The first critical point is identify what you want to do. In English we use the term "scope", we would be more appropriate to use the size and ambition of the project. It happens most of the time to aim high. For wanting to do something new, different, to elevate the franchise. Something that does not exist before, that must be created from 0. Something beyond the reach of the study, which therefore must grow, study, train before being able to get where you want. And entire production phases cannot start unless the base is first built. At other times the purpose of the project changes constantly and a lot of work is done for nothing. Star Citizen is somewhat the symbol of this problem.
The continuous monetary foraging has led to an expansion of the objectives, changing numerous times during construction. The ambitions are so high, that entire technologies have been developed to prove inadequate and have to be redone from 0. It is not only a problem of SC, it exists in every production chain: the problem is when you are wrong, not like. Making a lot of mistakes at the beginning of the production chain costs little, in terms of time and workforce. Making a mistake towards the end can mean having to do it all over again. Getting almost to the bottom and realizing that that level really sucks, that the story doesn't work, that that beautiful idea on the gameplay card once made is terrible leads to enormous imbalances in the rhythm of the work. For this reason, the more refined the iterative part of the initial test is, the less problems there will be.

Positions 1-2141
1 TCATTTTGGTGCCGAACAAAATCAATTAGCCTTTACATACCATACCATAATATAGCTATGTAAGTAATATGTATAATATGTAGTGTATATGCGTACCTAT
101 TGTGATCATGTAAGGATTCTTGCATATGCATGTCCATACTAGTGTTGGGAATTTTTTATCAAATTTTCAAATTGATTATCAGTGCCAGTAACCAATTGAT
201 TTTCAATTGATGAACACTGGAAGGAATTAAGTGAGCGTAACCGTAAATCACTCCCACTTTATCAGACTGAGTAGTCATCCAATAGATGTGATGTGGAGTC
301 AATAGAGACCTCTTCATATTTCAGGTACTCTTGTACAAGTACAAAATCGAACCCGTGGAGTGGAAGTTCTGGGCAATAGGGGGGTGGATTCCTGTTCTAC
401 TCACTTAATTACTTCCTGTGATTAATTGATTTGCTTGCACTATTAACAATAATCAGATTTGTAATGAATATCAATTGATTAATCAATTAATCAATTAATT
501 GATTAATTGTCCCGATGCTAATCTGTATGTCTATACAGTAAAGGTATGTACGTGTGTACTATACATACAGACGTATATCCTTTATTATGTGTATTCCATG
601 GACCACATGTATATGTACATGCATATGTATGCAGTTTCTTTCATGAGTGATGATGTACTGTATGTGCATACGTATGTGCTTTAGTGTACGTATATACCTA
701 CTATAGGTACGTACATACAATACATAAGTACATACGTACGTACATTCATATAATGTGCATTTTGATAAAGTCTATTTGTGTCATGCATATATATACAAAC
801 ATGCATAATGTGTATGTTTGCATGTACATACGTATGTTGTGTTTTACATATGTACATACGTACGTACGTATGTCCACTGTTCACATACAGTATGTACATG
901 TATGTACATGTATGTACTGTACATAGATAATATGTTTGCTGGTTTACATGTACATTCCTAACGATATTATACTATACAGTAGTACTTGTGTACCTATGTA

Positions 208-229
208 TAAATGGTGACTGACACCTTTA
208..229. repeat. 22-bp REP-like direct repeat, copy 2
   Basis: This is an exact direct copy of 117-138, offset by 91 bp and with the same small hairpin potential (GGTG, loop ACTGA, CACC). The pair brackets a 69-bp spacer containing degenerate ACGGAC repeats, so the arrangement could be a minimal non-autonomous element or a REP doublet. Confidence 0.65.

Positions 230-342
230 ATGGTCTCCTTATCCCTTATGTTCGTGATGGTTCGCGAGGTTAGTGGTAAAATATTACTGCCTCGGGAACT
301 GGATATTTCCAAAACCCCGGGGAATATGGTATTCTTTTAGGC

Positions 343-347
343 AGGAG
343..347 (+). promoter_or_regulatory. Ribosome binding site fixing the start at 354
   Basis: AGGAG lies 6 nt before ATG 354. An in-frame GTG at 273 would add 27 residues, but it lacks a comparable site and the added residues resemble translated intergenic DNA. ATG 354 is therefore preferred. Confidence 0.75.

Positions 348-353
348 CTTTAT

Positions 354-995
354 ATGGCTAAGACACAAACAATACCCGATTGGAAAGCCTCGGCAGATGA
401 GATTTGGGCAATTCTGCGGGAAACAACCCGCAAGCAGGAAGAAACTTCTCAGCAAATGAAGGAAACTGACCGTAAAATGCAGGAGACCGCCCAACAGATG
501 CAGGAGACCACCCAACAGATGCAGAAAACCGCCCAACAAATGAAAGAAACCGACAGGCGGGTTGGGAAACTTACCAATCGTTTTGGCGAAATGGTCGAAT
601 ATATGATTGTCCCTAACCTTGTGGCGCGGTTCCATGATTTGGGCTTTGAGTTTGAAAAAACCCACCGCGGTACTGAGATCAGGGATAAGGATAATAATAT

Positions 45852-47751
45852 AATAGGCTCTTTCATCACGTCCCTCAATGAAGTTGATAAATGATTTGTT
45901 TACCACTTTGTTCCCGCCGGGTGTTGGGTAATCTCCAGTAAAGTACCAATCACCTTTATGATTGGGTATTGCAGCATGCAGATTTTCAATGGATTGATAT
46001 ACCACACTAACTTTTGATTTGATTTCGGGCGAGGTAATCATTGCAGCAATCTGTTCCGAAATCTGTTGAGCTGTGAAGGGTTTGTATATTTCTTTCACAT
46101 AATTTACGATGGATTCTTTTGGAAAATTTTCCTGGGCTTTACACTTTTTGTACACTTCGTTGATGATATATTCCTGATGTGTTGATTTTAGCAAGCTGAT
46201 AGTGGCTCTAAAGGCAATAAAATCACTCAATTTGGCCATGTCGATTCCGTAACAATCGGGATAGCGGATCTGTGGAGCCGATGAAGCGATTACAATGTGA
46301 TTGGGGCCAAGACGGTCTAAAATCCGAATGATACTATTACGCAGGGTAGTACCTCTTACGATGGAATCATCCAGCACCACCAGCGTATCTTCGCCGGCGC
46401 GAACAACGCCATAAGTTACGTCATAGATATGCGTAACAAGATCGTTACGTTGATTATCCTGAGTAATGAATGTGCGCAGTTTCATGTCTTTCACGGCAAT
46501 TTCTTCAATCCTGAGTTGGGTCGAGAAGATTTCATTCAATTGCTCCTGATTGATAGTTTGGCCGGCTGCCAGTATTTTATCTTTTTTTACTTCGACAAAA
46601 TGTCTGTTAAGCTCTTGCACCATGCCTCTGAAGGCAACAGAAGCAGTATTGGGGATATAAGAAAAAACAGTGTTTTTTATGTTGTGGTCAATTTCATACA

In a process that leads to a physical good, errors are weighed more because each iteration must be made physically. New revisions of printed circuits, new molds to have new geometries for plastic and metal. The advent of CAD systems and 3D printing has also allowed these supply chains to make mistakes ever more quickly, but it is nothing compared to the highly iterative nature of video games. The complexity of one's game is felt even when "everything went well".
In a very obvious way, the more lines of code and the interactions between them, the more likely there are bugs. And maybe we don't realize the numbers at stake. Even when they are older, QA teams cannot compete with the release of the game to the public: a team of 10 testers, even if they played 24 hours a day for 1 month, would only accumulate 7200 hours of play. One million copies sold at launch, are millions of hours of play, which by the law of large numbers, are able to find more than 7200 hours only bugs. I would say that Cyberpunk 2077 is the case. They defined their goal in the right way, they showed it to us. Except that to clean it to an acceptable level, it still takes months. And here are some publishers who prefer to put off than to put out a game in a pitiful state. I would finally say.
This is what happens on a technical, technological or concept level. Bugs, need to develop new technologies or have shot too high. But then there are all the mistakes and difficulties in the process. These involve the human sphere, as on average we are very bad organizers and there are numerous psychological aspects that go all out to blow up a project.
Those who work are still human
The first of all is perhaps what brings us to overestimate our abilities and to always consider the best possible boundary conditions. This is mainly because we tend to shift the causes of our failures and delays to external elements rather than to ourselves. It is a very difficult mechanism to avoid. This applies both in the definition of the scope of the project as discussed above, and in ordinary works. "How long does it take you to make the models of the three characters?" - "Ah, but go easy, easy, it takes me 5 days!" And instead 2 weeks later, they are still not ready. Why? "Eh, stomach ache, coffee breaks, my foot hurts, my desk neighbor bothers me, those idiots in the IT department have messed with the database, the tools I have are not adequate" ...